Flake, one of Trump’s most prominent critics, said he would support impeachment proceedings against Trump if the president ends the investigation “without cause.”

“We’re begging him, ‘Don’t go down this road. Don’t create a constitutional crisis. Don’t force the Congress to take the only remedy that Congress can take,’ ” Flake said. “To remind the president of that is the best way to keep him from going down that road. To fire Mueller without cause, I don’t know if there is any other remedy left to the legislative branch.”

Sen. Lindsey O. Graham (R-S.C.) also warned Tuesday that ousting Mueller would “probably” be an impeachable offense.

“I think what the president will have done is stopped an investigation in whether or not his campaign colluded with the Russians, what effect the Russians had on the 2016 campaign,” Graham said on conservative host Hugh Hewitt’s radio show Tuesday morning. “I can’t see it being anything other than a corrupt purpose.”

But Flake and Graham have been outliers, and Democrats said that most Republicans are willfully blind to the possibility of Mueller’s firing, arguing Trump has proved during his presidency that he will make rash decisions opposed by his aides and party leaders.

“People who have thought well of Donald Trump have usually been mistaken,” Rep. Jerrold Nadler (D-N.Y.), the top Democrat on the House Judiciary Committee.

Sen. Christopher A. Coons (D-Del.), who has written legislation to protect the special counsel in case of a firing, has been trying to persuade Republicans in dozens of recent conversations to sign on to his bill, with little traction. He argued that GOP senators don’t want to contemplate what they would be forced to do should a firing occur. 

“If we do not have a coherent plan for how to address an abrupt firing of Bob Mueller, then we are failing to do our job,” Coons said. Referring to the recent dismissal of Secretary of State Rex Tillerson, the Delaware senator added: “If you think President Trump is going to hesitate to do something dramatic and bold like firing Rod J. Rosenstein or Jeff Sessions, you’re just not watching the show.”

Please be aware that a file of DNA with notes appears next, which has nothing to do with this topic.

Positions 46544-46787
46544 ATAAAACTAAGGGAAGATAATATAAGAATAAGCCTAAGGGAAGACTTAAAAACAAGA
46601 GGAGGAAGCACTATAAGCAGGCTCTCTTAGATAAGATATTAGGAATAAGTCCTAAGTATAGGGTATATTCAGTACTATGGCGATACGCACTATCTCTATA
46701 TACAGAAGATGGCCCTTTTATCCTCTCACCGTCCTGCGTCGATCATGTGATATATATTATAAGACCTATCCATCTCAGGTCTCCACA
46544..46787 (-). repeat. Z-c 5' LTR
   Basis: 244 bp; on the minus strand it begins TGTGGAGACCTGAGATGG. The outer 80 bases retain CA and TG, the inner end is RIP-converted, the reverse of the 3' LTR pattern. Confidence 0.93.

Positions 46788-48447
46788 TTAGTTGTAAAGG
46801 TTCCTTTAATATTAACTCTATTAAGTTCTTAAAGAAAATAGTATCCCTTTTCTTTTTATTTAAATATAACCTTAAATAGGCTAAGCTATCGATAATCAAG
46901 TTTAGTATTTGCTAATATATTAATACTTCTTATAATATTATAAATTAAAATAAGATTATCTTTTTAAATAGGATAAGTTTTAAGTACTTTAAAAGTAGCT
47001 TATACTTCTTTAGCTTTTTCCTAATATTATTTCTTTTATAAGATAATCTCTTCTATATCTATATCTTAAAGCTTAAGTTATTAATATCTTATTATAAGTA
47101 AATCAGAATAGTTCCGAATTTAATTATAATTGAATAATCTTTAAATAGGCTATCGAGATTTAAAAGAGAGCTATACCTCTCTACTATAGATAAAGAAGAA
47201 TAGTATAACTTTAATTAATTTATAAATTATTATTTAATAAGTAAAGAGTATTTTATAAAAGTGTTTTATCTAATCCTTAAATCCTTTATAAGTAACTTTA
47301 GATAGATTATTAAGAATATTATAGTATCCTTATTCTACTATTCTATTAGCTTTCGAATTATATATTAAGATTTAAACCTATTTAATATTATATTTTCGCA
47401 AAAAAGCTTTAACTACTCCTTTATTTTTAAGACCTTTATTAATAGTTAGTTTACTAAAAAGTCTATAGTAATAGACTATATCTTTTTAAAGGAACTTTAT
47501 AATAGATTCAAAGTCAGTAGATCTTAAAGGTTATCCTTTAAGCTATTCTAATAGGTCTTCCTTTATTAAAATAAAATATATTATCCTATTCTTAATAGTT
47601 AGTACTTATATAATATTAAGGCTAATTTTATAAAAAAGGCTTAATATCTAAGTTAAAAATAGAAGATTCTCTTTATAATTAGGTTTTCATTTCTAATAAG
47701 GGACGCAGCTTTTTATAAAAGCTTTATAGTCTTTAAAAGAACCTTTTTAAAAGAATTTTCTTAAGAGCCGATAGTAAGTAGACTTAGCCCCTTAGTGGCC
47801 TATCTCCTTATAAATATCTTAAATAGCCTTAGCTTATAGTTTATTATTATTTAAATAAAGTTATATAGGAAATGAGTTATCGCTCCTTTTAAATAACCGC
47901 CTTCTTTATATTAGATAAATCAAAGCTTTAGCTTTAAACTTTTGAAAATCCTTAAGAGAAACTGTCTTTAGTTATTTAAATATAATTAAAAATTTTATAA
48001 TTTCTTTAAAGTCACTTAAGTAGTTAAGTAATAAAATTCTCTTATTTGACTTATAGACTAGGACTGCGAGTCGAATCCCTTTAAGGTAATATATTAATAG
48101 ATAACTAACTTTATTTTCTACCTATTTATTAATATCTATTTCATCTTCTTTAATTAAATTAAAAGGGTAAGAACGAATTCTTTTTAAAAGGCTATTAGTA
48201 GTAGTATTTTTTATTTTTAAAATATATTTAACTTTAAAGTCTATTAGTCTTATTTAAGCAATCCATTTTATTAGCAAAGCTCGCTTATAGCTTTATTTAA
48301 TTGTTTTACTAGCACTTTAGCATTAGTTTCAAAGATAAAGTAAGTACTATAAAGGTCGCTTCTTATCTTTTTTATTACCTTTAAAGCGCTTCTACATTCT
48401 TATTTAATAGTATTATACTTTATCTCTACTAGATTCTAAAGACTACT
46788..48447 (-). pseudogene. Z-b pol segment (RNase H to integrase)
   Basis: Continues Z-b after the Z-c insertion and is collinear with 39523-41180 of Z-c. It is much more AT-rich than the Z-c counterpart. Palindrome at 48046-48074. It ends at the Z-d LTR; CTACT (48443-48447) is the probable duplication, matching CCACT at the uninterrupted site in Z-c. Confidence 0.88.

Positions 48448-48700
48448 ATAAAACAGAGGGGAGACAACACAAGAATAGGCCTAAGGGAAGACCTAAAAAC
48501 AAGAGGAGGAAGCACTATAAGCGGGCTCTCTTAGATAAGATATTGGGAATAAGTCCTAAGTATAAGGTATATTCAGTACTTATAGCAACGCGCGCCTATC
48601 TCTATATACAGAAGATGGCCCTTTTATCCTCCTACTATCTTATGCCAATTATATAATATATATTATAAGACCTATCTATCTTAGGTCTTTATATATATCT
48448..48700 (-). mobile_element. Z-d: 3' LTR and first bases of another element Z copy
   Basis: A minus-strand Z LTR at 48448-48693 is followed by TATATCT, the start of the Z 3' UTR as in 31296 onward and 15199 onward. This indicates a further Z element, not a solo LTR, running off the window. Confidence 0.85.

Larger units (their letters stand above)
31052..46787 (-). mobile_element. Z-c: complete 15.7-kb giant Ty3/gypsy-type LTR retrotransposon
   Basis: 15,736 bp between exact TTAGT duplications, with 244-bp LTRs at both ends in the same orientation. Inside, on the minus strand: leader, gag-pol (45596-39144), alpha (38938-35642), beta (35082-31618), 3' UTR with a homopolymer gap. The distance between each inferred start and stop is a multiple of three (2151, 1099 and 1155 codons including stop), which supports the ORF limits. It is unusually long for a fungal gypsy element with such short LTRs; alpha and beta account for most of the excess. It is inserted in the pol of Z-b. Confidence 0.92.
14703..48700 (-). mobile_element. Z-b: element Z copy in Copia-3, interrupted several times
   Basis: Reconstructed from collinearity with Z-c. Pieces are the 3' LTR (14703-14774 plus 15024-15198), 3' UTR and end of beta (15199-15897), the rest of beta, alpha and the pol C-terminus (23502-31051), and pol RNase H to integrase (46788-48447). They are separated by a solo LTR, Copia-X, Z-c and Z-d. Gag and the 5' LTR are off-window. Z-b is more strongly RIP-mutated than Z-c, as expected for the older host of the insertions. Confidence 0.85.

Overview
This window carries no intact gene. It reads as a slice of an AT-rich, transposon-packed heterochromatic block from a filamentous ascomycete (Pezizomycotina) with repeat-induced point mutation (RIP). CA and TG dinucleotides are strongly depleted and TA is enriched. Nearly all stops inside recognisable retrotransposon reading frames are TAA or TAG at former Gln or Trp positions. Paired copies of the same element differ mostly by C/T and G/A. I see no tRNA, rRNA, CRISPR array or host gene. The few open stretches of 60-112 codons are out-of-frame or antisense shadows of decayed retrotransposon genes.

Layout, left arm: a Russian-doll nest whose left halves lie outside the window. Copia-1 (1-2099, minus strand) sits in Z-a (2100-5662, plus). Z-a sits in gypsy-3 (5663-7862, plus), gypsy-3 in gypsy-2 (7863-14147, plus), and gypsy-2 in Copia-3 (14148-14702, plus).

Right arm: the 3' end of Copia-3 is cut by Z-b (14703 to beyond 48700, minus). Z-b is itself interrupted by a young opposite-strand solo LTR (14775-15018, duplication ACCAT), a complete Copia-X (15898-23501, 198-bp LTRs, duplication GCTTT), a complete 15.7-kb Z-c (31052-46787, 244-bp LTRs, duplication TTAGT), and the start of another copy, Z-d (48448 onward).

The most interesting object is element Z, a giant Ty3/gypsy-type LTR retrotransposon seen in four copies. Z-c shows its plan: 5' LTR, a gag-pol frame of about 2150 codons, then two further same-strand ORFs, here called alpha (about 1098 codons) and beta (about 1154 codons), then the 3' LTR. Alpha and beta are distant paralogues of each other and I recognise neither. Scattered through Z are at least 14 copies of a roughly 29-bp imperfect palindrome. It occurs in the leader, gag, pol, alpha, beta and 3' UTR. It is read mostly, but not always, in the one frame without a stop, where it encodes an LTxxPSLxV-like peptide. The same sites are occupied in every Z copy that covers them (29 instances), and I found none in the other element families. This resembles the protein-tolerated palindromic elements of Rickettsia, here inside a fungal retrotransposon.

Rosenstein, the deputy attorney general, took over supervision of the Mueller probe last year because of Attorney General Jeff Sessions’s recusal from the Russia inquiry. Trump cannot directly dismiss Mueller and would have to direct Rosenstein to fire him — a scenario GOP lawmakers say won’t happen. But Trump could also fire Rosenstein and replace him with someone who would end the probe. 

Coons’s legislation, authored with Sen. Thom Tillis (R-N.C.), as well as a similar measure from Sens. Graham and Cory Booker (D-N.J.) intended to protect the special counsel, have languished in Congress for months. Trump’s latest verbal assault has done little to persuade Republicans that legislation is needed. Democratic leaders negotiating a must-pass government spending bill tried to insert language into the bill to protect the special counsel, but were rebuffed by Republicans, according to one person familiar with the back-and-forth who spoke on the condition of anonymity to discuss private talks.

“I just don’t think it’s necessary,” McConnell said of action to shield the special counsel. “I don’t think Bob Mueller is going anywhere. I think there’s widespread feeling, and the president’s lawyers obviously agree, that he ought to be allowed to finish the job.”

 Mike DeBonis, Robert Costa and Ed O’Keefe contributed to this report.